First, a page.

When the Staff is Judge, Jury, and Executioner

Marc Dehoorne

Contributing Writer

 

Content Warning: mentions of sexual assault.

I have massive respect for faculty and administrative staff involved with Student Life. Some jobs are innately more difficult than others, and college students can be rather difficult to deal with at times. Staff like Carly Jones and Marjorie Shamp have incredibly difficult jobs and very little assistance to effectively assume the full responsibilities of their stations. That being said, my experience with [one member of staff] from the Office of Student Rights and Responsibilities was ostracizing and has permanently changed my perspective of how staff see their student body.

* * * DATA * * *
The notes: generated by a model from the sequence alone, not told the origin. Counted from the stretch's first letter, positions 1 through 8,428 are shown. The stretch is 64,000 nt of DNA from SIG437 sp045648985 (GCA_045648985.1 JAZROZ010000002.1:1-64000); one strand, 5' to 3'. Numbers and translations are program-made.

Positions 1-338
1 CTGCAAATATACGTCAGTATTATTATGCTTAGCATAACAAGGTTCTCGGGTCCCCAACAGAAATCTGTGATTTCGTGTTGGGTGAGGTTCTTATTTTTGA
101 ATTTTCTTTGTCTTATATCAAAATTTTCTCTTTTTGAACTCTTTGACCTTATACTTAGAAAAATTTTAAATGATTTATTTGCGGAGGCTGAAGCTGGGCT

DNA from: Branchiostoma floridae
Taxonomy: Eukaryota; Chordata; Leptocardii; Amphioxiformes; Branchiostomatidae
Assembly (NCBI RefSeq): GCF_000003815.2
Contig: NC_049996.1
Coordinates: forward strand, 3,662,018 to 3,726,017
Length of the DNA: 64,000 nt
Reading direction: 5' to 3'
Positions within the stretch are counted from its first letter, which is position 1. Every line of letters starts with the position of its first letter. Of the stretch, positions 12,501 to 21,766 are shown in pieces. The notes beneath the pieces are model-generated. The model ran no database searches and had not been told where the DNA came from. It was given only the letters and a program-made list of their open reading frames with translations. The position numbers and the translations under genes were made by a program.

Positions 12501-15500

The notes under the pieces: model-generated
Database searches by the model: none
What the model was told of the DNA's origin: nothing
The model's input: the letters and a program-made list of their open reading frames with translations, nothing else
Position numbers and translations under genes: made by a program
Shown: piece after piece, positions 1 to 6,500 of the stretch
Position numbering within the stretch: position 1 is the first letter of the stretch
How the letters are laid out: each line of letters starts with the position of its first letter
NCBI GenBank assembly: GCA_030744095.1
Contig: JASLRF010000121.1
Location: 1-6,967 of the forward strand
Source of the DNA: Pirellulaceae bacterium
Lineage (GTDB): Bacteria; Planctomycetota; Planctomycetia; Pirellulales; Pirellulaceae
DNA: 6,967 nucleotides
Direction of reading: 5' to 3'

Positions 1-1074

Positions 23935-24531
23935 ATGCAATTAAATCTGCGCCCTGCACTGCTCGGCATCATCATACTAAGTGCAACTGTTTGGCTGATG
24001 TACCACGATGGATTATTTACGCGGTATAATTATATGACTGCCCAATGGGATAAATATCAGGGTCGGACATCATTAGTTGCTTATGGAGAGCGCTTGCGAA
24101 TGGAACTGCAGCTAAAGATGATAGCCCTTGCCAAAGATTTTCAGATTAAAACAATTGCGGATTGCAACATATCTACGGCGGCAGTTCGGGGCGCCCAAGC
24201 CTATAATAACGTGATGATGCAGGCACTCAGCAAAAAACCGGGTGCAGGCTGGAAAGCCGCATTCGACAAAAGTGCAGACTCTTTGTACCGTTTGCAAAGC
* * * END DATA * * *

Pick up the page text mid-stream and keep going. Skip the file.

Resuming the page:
I was cited for violating quiet hours, neglecting to discourage underage and dangerous drinking behavior and hosting an unregistered event on the night of Sept. 8. My fellow housemates and I admitted to the violations and accepted all consequences that were to come our way. At the end of our meeting, [the staff member in question] verbally asserted that based on our meeting, [they] did not think it necessary for any member of our house to enroll in an alcohol safety and responsibilities course. It seemed as if we had nothing to fear. Two days after our hearing, I was the sole member of my house to be issued any formal punishment. While I fully anticipated having consequences for my involvement in the merrymaking, I did not expect to be singled-out by the school. To be clear, I am not the only member of my house who is over 21. During our hearing, [the staff member] articulated an Ohio state law which pertains to alcohol-related social events. The law states that the owners of any property become responsible for all individuals consuming alcohol on said property. By issuing me exclusive punishment for the actions of my house, [they] implied that I am the owner of the estate. I never thought I would have to say this, but I do not own any property at The College of Wooster. I pay for room and board to use a room in a program house. Eight other people live in my program house, and they reside in Lewis House on their own volition. I was not responsible for their choice of residence and should not be held responsible for their actions. I am not a parent; I am a student.